Consumer Claims in Northern Territory
Updated on Nov 03, 2023 • 4 min read • 174 views • Copy Link
Consumer Claims in Northern Territory
In the NT, disputes between traders and consumers can be dealt with by Consumer Affairs or through the NT Civil and Administrative Tribunal (NTCAT). This page deals with consumer claims in the NT.
Kinds of consumer claims
Under the Australian Consumer Law, traders are subject to a number of restrictions which are designed to protect consumers from being unfairly treated. For example, traders must not engage in certain unfair practices such as:
- making false or misleading representations to a consumer
- harassing or coercing a consumer
- acting unconscionably towards a consumer, or
- acting in a misleading or deceptive manner.
Some of these activities are offences.
The Australian Consumer Law also gives consumers certain guarantees. For example, there is a guarantee that the goods will be of an acceptable quality and fit for the purpose for which they were advertised.
A consumer is also entitled to certain rights in relation to being granted a refund or replacement when a product is faulty.
Disputes in relation to motor vehicles are also common – for example, if a car is put in for a service and the owner gets hit with a hefty bill for repairs that they did not agree to, the repairer may have made an ‘unsolicited supply’.
NT Consumer Affairs was established under the Consumer Affairs and Fair Trading Act 1990, which aims to promote responsible business conduct and to protect consumers’ interests. Its main functions are dealing with the purchase of goods and services, residential tenancies and residential building disputes. When disputes arise between traders and consumers, Consumer Affairs can assist by providing advice on how to resolve the dispute or by providing an alternative dispute resolution process.
A party may apply for conciliation through Consumer Affairs by completing a Consumer Conciliation Request after they have made every effort to resolve the dispute directly with the trader. When requesting conciliation from Consumer Affairs, a person must provide the following information:
- Proof of purchase
- Copies of any correspondence with the trader
- Photos of the issues (if applicable)
- If the purchase was made online, a copy of the page where the goods are listed
- If the goods were purchased from a catalogue, a copy of the page where they were listed
- If a written contact was involved, a copy of the terms and conditions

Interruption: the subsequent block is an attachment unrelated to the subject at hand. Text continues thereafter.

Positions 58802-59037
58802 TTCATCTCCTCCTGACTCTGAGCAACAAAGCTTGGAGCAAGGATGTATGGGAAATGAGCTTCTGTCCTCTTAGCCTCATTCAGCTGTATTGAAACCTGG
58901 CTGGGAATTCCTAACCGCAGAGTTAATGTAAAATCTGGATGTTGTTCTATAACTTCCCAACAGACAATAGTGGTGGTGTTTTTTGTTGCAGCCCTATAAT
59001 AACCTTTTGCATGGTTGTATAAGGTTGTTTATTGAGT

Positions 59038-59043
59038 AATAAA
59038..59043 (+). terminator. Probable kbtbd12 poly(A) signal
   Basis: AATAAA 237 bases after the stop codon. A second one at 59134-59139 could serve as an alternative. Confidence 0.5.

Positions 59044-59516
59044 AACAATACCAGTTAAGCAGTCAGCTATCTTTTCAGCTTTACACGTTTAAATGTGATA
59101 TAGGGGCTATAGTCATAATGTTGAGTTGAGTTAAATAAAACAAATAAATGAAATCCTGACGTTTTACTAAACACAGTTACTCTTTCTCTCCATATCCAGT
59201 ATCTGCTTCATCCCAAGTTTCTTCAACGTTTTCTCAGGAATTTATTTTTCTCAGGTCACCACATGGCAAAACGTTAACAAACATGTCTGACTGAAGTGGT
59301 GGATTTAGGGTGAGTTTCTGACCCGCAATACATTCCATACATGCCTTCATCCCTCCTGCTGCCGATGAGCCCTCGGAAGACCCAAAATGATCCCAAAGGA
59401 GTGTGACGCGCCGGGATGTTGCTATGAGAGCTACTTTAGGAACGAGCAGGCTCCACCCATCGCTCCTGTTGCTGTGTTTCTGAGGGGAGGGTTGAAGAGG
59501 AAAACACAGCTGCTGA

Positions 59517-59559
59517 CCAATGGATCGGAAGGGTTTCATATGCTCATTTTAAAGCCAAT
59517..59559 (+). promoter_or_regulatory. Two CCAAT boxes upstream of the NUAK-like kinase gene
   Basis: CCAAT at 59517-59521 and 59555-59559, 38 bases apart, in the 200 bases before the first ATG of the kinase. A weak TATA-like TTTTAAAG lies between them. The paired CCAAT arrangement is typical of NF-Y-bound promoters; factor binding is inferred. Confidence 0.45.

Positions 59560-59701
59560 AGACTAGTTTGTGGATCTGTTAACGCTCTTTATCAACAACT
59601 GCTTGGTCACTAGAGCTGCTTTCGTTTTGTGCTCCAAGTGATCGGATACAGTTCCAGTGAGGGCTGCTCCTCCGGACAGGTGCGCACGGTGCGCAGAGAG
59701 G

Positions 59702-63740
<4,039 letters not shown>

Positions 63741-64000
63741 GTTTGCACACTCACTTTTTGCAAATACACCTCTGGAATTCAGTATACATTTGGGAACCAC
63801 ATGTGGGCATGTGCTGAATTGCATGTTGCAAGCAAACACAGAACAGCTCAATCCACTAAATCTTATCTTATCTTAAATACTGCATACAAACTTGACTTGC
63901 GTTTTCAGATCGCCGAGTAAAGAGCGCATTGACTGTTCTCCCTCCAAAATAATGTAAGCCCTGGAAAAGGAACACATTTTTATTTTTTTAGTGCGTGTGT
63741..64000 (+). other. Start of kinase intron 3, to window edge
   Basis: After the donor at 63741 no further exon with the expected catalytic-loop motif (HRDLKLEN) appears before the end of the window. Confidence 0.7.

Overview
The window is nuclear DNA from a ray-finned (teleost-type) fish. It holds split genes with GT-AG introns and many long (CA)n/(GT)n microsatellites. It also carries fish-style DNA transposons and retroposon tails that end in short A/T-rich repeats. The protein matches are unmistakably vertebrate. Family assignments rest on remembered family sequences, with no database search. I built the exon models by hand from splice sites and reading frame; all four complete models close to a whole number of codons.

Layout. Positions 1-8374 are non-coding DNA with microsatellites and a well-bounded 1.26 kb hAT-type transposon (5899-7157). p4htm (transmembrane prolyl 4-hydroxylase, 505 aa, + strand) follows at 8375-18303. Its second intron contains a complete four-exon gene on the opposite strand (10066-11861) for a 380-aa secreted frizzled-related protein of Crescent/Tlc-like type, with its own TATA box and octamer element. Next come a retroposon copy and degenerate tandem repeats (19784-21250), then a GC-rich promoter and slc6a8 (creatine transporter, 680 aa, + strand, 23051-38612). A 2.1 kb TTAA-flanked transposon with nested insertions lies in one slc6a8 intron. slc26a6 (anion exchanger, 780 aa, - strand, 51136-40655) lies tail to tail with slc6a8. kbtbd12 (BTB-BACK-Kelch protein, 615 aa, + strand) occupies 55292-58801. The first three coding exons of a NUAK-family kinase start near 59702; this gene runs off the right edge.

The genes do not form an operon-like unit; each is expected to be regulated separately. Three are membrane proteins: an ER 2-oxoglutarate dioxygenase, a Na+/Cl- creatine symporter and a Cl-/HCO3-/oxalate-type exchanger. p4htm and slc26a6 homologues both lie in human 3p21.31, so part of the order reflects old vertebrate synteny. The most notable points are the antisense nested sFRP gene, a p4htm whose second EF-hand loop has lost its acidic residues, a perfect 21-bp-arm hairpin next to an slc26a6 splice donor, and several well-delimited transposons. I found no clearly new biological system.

If conciliation is not successful at resolving the dispute, an application can be made to NTCAT or to the Local Court depending on the amount of money in dispute.
Consumer complaints for disputes involving less than $25,000 are heard by the NT Civil and Administrative Tribunal. When a complaint is lodged with NTCAT, parties must attend a conference, which is usually conducted by a tribunal member. The conference aims to resolve the dispute if possible and make orders giving effect to any settlement that is reached.
If a matter does not settle at conference, it will proceed to a direction hearing and then to a final hearing. At the hearing, each party will have the opportunity to present its case and make submissions.
The tribunal will make a decision within 28 days of the hearing.
A decision of NTCAT can be appealed internally or to the Supreme Court.
If a consumer claim involves more than $25,000 but less than $250,000, a claim can be brought in the Local Court under its normal jurisdiction and rules. The court may require parties to attend a mediation in an attempt to resolve the dispute. If the matter cannot be resolved at mediation, it will proceed to a hearing.
A consumer claim for more than $250,000 must be made in the Supreme Court.
Some kinds of consumer claims in the NT are dealt with by specialist Commonwealth or NT tribunals. For example, complaints relating to food labelling can be made to the Department of Health and Families and disputes relating to product safety and scams can be made to the Australian Competition and Consumer Commission. Complaints about tourism services can be made to the NT Tourism Commissioner.
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